Free transit: Is it a public good, like libraries or schools?


Millions of Americans depend on mass transit, and an increasing number of cities are considering it a matter of equity to provide it at no cost for all – like libraries or even sidewalks.

The city council in Washington, D.C., unanimously moved last month to make all bus rides originating in the district fare-free starting in July. And in the next 18 months, the district will provide a $100 monthly subsidy for the Metro subway for residents and implement a $10 million expansion of service and service hours to underserved areas.

Why We Wrote This

Washington has become the largest American city to institute free bus fare – an innovation aimed at creating equity for underserved populations. The underlying principle of such programs is to treat mass transit as a public good.

Rio Bronc, a schoolteacher here, depends on the bus system. But she spends $20 a week for unreliable service and must aim for an earlier bus than necessary because buses frequently run late or just don’t show up at all. She welcomes the financial help of free fare and the hope of more reliable service.

The math doesn’t add up for some opponents who argue that money spent on providing free transit would be better spent on improving service overall.

D.C. Councilmember Charles Allen, who sponsored the bill, is optimistic that other regions and cities will follow suit. Success in the district, he says, “will create pretty significant political will to help move in this direction.”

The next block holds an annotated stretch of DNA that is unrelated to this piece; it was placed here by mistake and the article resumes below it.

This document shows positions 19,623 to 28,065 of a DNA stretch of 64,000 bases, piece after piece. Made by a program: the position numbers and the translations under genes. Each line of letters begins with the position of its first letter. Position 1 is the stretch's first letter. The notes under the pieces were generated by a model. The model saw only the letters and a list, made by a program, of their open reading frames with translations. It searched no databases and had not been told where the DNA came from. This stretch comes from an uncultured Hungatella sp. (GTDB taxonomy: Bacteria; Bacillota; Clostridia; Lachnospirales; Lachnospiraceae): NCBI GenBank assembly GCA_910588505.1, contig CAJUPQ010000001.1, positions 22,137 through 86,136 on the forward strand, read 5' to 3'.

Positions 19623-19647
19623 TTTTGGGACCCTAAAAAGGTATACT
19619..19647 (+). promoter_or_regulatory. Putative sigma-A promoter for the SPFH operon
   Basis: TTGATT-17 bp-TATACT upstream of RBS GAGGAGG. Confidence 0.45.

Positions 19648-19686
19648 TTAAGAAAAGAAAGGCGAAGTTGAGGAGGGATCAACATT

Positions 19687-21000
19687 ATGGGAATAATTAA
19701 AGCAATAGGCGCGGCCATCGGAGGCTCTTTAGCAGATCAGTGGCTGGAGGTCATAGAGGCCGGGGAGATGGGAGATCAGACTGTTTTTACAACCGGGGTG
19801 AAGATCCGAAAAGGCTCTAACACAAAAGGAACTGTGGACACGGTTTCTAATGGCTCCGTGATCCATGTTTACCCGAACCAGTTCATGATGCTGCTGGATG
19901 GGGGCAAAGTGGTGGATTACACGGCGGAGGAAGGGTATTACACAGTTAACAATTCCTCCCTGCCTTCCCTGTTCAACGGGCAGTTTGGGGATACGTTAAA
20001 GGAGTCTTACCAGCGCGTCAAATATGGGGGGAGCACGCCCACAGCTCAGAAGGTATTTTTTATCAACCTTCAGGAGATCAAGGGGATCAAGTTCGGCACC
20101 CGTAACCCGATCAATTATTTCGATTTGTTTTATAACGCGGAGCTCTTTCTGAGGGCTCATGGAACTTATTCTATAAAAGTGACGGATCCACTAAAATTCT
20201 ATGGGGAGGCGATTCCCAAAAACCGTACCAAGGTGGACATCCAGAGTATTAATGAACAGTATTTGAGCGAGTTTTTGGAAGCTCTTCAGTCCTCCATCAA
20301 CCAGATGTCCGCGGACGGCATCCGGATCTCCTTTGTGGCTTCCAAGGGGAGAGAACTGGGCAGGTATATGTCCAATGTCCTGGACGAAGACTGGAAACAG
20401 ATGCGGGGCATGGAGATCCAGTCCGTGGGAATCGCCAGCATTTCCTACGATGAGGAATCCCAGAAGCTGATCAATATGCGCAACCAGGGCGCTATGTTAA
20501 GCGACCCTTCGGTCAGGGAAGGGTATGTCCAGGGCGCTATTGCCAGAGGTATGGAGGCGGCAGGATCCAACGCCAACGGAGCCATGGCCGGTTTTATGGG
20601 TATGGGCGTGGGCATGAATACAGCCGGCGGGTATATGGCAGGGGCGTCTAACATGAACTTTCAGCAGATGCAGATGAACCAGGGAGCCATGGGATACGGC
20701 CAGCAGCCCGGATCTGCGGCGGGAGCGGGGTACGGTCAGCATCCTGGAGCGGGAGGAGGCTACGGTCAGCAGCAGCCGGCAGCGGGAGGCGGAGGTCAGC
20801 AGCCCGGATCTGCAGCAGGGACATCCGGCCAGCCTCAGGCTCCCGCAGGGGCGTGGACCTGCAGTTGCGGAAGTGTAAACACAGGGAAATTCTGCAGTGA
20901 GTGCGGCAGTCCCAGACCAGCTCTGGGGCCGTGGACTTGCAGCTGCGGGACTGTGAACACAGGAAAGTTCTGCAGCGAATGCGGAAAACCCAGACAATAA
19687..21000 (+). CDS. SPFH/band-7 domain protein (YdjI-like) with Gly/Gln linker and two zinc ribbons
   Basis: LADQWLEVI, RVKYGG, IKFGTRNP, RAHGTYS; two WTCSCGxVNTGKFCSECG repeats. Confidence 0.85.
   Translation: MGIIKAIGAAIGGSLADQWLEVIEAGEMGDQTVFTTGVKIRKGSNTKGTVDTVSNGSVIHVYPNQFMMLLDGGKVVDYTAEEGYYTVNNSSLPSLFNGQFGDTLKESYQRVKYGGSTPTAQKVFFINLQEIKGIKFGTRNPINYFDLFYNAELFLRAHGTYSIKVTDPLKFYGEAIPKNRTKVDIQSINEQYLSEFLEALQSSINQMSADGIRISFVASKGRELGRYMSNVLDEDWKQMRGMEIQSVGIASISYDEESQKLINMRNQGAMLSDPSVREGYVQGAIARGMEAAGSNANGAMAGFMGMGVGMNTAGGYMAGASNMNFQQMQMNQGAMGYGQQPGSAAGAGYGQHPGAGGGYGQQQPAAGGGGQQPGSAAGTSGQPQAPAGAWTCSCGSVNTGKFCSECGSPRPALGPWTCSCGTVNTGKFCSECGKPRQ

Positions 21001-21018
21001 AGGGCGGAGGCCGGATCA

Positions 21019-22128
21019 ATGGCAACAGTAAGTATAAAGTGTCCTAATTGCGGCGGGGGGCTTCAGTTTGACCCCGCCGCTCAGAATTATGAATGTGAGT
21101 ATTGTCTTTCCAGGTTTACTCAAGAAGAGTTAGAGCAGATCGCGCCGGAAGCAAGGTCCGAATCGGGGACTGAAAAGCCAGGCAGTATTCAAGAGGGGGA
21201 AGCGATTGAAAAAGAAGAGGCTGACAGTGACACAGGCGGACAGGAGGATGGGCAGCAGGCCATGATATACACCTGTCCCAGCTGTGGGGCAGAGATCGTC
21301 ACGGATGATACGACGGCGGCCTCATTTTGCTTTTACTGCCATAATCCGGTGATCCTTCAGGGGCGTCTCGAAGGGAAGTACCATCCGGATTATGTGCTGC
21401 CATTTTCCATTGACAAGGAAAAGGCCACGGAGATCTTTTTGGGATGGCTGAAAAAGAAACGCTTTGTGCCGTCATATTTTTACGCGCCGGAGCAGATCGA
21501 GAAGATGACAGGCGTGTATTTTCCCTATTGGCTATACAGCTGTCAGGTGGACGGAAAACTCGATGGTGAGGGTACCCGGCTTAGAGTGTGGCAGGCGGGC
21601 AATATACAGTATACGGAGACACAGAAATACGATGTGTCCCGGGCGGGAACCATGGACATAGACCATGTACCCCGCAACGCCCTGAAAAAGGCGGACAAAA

When Rio Bronc leaves her home in the morning to go to her job as a teacher, she aims for an earlier bus than necessary since buses often run late or just don’t show up at all. Ms. Bronc depends on the bus for her livelihood – and, in principle, it is a valuable resource. But practically speaking, she spends $20 per week for an unreliable commute.

The city council in Washington, D.C., unanimously moved last month to help thousands of bus stop denizens like Ms. Bronc by making all bus rides originating in the district fare-free starting in July. And in the next 18 months, the district will provide a $100 monthly subsidy for the Metro subway for residents and implement a $10 million expansion of service hours and service to underserved areas.

Public transportation should be considered a public good, just like schools, libraries, and sidewalks, says Charles Allen, the councilmember who introduced the bill, Metro for D.C. “I want to make it so people are able to use it for free.”   

Why We Wrote This

Washington has become the largest American city to institute free bus fare – an innovation aimed at creating equity for underserved populations. The underlying principle of such programs is to treat mass transit as a public good.

This ethic underlies similar efforts to provide free transit that cities have toyed with for years. In 2020, Kansas City introduced a zero-fare plan covering all bus lines in its metro area in both Kansas and Missouri, and Albuquerque, New Mexico, launched a free-fare pilot program now being considered for renewal. And many – like Boston and Denver – have offered free bus service temporarily and on certain lines.

Metro for D.C.’s free service and improved operations, says Mr. Allen, address two needs: affordability and access. Free transit creates equity for lower-income and minority riders. And investment in better service will improve access in underserved corridors. Further, he says, systems operate faster when riders board without stopping to scan passes or pay fares, and there is less pressure for law enforcement of the petty crime of fare evasion.



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